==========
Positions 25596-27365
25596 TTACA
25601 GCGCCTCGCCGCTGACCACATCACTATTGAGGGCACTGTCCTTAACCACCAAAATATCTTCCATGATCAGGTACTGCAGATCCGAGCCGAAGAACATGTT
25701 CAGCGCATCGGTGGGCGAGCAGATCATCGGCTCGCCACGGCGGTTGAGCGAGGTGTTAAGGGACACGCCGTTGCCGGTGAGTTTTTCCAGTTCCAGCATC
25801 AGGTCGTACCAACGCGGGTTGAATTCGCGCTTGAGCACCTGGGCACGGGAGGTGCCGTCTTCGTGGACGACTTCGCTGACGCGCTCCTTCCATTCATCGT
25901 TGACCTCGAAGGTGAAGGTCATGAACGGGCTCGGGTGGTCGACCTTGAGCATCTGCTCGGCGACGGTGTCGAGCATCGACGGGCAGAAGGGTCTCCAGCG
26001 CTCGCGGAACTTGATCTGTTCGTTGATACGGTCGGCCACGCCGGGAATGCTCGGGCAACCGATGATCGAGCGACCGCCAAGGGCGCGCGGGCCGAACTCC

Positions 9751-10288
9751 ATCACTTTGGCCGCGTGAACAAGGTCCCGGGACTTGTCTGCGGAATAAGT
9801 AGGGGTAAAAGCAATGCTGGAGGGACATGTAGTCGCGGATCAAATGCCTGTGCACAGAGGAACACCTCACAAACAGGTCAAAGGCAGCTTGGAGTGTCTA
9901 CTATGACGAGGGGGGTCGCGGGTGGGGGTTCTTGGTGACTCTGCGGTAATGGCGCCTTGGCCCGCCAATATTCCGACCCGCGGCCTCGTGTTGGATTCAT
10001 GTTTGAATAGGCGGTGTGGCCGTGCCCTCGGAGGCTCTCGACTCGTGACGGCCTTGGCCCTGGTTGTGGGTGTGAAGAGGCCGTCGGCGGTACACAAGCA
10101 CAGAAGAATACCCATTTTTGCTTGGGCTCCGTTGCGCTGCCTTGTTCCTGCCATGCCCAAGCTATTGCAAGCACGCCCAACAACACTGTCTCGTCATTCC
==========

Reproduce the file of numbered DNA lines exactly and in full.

Positions 25596-27365
25596 TTACA
25601 GCGCCTCGCCGCTGACCACATCACTATTGAGGGCACTGTCCTTAACCACCAAAATATCTTCCATGATCAGGTACTGCAGATCCGAGCCGAAGAACATGTT
25701 CAGCGCATCGGTGGGCGAGCAGATCATCGGCTCGCCACGGCGGTTGAGCGAGGTGTTAAGGGACACGCCGTTGCCGGTGAGTTTTTCCAGTTCCAGCATC
25801 AGGTCGTACCAACGCGGGTTGAATTCGCGCTTGAGCACCTGGGCACGGGAGGTGCCGTCTTCGTGGACGACTTCGCTGACGCGCTCCTTCCATTCATCGT
25901 TGACCTCGAAGGTGAAGGTCATGAACGGGCTCGGGTGGTCGACCTTGAGCATCTGCTCGGCGACGGTGTCGAGCATCGACGGGCAGAAGGGTCTCCAGCG
26001 CTCGCGGAACTTGATCTGTTCGTTGATACGGTCGGCCACGCCGGGAATGCTCGGGCAACCGATGATCGAGCGACCGCCAAGGGCGCGCGGGCCGAACTCC

Positions 9751-10288
9751 ATCACTTTGGCCGCGTGAACAAGGTCCCGGGACTTGTCTGCGGAATAAGT
9801 AGGGGTAAAAGCAATGCTGGAGGGACATGTAGTCGCGGATCAAATGCCTGTGCACAGAGGAACACCTCACAAACAGGTCAAAGGCAGCTTGGAGTGTCTA
9901 CTATGACGAGGGGGGTCGCGGGTGGGGGTTCTTGGTGACTCTGCGGTAATGGCGCCTTGGCCCGCCAATATTCCGACCCGCGGCCTCGTGTTGGATTCAT
10001 GTTTGAATAGGCGGTGTGGCCGTGCCCTCGGAGGCTCTCGACTCGTGACGGCCTTGGCCCTGGTTGTGGGTGTGAAGAGGCCGTCGGCGGTACACAAGCA
10101 CAGAAGAATACCCATTTTTGCTTGGGCTCCGTTGCGCTGCCTTGTTCCTGCCATGCCCAAGCTATTGCAAGCACGCCCAACAACACTGTCTCGTCATTCC